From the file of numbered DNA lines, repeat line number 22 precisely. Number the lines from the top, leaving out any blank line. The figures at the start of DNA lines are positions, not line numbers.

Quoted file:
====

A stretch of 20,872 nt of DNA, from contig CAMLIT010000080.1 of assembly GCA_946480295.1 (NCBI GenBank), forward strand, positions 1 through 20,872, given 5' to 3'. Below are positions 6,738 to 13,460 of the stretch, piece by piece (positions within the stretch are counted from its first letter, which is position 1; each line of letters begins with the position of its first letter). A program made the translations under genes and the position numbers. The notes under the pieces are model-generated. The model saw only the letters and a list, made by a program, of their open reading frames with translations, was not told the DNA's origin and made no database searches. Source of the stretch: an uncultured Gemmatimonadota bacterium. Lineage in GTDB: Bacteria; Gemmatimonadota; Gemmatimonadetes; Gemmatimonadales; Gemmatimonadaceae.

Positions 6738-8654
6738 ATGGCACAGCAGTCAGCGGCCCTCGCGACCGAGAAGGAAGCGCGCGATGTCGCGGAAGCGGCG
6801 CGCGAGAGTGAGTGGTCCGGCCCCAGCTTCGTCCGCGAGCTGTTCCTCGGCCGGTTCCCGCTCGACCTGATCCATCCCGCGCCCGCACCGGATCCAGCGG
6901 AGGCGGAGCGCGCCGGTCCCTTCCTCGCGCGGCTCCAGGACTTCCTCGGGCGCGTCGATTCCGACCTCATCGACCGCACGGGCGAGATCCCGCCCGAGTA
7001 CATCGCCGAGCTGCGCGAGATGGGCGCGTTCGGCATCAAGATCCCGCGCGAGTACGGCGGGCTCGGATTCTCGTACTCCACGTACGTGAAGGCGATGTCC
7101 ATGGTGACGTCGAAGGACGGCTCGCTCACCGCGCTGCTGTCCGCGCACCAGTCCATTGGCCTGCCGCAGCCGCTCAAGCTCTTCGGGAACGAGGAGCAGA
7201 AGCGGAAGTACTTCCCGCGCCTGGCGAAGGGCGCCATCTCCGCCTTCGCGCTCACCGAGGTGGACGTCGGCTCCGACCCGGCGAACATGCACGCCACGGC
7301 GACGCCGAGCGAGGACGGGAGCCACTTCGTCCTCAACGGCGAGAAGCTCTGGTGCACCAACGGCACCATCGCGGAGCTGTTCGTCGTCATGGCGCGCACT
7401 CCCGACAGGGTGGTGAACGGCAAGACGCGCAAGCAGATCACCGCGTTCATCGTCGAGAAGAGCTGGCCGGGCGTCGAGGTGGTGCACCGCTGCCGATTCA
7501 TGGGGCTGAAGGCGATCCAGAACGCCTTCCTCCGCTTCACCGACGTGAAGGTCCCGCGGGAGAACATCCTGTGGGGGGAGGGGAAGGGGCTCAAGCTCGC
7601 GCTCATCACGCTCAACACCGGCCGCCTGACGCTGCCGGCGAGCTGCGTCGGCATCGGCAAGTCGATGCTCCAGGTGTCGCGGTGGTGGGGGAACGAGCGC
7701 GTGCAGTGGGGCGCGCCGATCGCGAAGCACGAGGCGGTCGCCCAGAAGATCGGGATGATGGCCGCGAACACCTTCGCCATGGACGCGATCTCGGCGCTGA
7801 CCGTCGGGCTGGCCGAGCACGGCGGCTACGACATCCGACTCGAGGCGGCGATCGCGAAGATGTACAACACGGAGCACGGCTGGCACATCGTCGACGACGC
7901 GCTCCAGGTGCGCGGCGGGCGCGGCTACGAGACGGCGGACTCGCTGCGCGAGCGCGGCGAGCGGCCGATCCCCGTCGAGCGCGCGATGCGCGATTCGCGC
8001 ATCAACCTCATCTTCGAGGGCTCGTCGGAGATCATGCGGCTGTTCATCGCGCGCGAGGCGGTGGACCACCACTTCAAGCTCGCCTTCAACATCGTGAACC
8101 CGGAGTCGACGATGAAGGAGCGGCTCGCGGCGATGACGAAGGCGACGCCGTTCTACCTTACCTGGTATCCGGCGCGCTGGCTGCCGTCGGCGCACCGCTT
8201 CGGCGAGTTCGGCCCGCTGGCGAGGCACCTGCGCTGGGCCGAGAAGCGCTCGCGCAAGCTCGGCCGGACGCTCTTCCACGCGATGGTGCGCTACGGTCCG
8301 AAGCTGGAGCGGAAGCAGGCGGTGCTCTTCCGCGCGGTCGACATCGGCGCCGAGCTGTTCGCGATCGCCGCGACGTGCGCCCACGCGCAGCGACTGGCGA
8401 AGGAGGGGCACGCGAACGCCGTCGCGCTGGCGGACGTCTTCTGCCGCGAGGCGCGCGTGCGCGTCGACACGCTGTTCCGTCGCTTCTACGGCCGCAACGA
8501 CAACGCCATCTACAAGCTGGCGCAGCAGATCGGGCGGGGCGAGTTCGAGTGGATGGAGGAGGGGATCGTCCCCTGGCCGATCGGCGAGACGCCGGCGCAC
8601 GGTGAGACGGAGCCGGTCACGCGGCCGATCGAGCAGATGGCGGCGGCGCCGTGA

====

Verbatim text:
8601 GGTGAGACGGAGCCGGTCACGCGGCCGATCGAGCAGATGGCGGCGGCGCCGTGA